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Telecommunicator Job Reclassification

The duties of public safety telecommunicators have changed significantly since the first 911 call in 1968, and the role will continue to evolve as Next Generation 911 (NG911) is fully integrated across the nation.

Together with the 911 community, the National 911 Program continues efforts to update national classification of the 911 Telecommunicator from that of “Office and Administrative Support” to a “Protective Service Occupation.” This reclassification would recognize the work telecommunicators do every day to protect and save the lives of both first responders and the public. Reclassification can happen a number of ways: through the Bureau of Labor Statistics (BLS); through legislation at the state level; and through legislation at the federal (national) level.

The four-part Public Safety Telecommunicator Reclassification toolkit is designed to help Emergency Communications Centers (ECCs) address the changes the BLS needs to see to reclassify telecommunicators:

PART 1: Developing a Public Safety Telecommunicator Job Description

In this section you’ll learn how to:

  • Review your job duties and tasks

  • Align job descriptions with current ECC operations

  • Develop a process to keep job descriptions current and updated

  • Engage your hiring authority

  • Conduct a pay scale and benefit comparison

  • Adapt testing procedures to support needed job skills

Download this chapter

PART 2: Establishing or Expanding a Public Safety Telecommunicator Training Program

In this section you’ll learn how to:

  • Engage training subject-matter experts

  • Conduct a self-assessment for your ECC and identify any fiscal impacts

  • Identify learning objectives and certifications telecommunicators must obtain

  • Implement evaluation methods

  • Review training programs and make changes as needed

Download this chapter

PART 3: The Operational Integration of Technology and Tools

In this section you’ll learn how to:

  • Get to know specific requirements, including federal and state laws, regulations and standards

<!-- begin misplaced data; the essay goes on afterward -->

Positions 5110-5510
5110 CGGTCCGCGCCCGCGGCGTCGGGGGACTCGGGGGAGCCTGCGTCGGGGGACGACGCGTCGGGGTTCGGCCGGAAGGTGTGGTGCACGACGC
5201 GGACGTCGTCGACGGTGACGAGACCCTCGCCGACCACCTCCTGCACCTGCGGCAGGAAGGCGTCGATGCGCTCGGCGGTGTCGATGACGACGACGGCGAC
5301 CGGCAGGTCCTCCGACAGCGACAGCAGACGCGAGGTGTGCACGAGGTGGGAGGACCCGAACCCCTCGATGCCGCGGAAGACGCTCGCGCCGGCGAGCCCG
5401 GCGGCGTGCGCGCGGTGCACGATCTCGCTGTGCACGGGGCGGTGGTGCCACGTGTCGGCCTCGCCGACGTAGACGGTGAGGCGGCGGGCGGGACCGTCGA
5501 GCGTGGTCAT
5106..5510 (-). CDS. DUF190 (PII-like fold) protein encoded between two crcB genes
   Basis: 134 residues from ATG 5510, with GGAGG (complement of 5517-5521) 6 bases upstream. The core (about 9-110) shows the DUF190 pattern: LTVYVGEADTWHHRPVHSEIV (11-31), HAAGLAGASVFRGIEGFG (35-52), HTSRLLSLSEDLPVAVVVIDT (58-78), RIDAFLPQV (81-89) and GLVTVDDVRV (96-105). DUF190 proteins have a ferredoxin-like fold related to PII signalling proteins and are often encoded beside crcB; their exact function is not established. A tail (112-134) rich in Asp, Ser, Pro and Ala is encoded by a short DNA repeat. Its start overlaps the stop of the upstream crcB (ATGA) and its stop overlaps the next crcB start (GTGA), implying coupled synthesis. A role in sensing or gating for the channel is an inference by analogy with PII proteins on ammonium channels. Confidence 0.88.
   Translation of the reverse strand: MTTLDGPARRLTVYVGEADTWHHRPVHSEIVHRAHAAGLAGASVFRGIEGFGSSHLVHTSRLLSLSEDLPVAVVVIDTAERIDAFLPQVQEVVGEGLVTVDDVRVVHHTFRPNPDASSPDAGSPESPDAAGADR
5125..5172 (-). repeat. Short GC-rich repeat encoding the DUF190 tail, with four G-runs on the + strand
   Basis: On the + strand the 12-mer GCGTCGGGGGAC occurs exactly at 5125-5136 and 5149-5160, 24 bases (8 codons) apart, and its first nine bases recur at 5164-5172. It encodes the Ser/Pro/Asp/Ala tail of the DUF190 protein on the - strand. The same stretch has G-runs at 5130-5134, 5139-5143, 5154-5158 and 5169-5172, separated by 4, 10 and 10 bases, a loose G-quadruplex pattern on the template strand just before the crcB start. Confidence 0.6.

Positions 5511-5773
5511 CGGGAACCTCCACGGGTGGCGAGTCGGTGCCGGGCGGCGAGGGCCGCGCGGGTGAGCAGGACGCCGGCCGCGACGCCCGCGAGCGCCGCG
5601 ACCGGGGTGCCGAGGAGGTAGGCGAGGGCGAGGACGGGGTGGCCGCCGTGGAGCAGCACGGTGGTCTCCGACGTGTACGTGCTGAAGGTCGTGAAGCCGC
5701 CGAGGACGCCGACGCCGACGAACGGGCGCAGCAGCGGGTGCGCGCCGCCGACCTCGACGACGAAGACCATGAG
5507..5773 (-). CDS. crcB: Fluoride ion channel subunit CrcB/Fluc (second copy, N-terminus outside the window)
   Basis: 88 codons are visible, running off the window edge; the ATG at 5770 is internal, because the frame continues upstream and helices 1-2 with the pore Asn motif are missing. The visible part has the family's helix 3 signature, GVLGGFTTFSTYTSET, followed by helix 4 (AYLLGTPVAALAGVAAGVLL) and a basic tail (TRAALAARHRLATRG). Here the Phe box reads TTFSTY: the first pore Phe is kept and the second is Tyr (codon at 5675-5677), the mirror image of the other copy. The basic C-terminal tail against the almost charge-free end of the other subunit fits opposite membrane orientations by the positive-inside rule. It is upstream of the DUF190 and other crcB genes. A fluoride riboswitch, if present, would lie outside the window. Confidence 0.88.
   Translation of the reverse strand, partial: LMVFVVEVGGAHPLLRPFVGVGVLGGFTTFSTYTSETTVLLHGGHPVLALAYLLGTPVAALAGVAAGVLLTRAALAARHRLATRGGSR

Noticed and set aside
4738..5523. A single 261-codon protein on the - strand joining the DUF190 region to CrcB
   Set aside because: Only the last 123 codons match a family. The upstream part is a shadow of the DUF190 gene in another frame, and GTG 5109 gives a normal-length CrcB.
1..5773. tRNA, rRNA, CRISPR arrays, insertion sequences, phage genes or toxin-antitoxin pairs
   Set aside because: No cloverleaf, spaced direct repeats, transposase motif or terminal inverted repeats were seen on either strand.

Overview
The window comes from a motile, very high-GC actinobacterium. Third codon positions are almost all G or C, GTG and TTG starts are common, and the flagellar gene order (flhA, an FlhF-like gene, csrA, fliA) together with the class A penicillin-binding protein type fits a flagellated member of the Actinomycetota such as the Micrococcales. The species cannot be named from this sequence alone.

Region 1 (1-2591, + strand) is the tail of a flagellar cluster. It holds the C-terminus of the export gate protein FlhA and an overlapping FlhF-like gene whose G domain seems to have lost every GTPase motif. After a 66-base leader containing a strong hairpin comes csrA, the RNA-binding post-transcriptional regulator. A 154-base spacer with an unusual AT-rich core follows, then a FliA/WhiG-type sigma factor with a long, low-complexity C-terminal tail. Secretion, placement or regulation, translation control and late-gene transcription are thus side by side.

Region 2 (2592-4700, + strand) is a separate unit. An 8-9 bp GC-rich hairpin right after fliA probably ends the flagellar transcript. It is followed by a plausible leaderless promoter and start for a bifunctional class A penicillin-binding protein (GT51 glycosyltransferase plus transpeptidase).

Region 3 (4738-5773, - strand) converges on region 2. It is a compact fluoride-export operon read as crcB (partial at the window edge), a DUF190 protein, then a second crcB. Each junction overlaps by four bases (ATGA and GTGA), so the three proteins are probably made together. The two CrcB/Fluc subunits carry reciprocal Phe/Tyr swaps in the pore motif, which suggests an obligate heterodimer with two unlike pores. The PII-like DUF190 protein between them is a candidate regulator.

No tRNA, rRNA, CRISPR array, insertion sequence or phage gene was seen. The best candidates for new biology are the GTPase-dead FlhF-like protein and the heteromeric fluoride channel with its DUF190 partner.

• Meet with public safety stakeholders such as law enforcement, fire, EMS and emergency management to understand their needs

  • Engage your operational subject-matter experts to identify gaps in policies and procedures and align written directives with ECC operations

  • Review neighboring jurisdictions’ written directives

  • Review written directives regularly and develop a process to keep them updated

Download this chapter

PART 4: Developing an Advocacy Strategy for Proper Classification

In this section you’ll learn how to:

  • Understand your goals and communications plan

  • Involve working groups from 911 stakeholders in your state

  • Help local decision-makers understand 911

  • Create a media plan and showcase positive 911 stories

  • Learn the legislative process and research other states’ bills

Download this chapter

For Your ECC’s Stakeholders: City managers, leaders in public safety and other officials don’t always understand the role telecommunicators play in keeping communities safe. Download and share “The Critical Role of Today’s Public Safety Telecommunicators” to raise awareness and encourage your stakeholders to support reclassification efforts.

Download the toolkit

The National 911 Program collects and makes available a variety of 911 resources on Documents & Tools that are shared by the 911 community and vetted by a panel of 911 experts. Consider sharing your examples of job descriptions, training materials, SOPs, or state legislative strategies by completing the online submission form to have them considered for inclusion as part of this resource.

Last Updated: 03/08/2023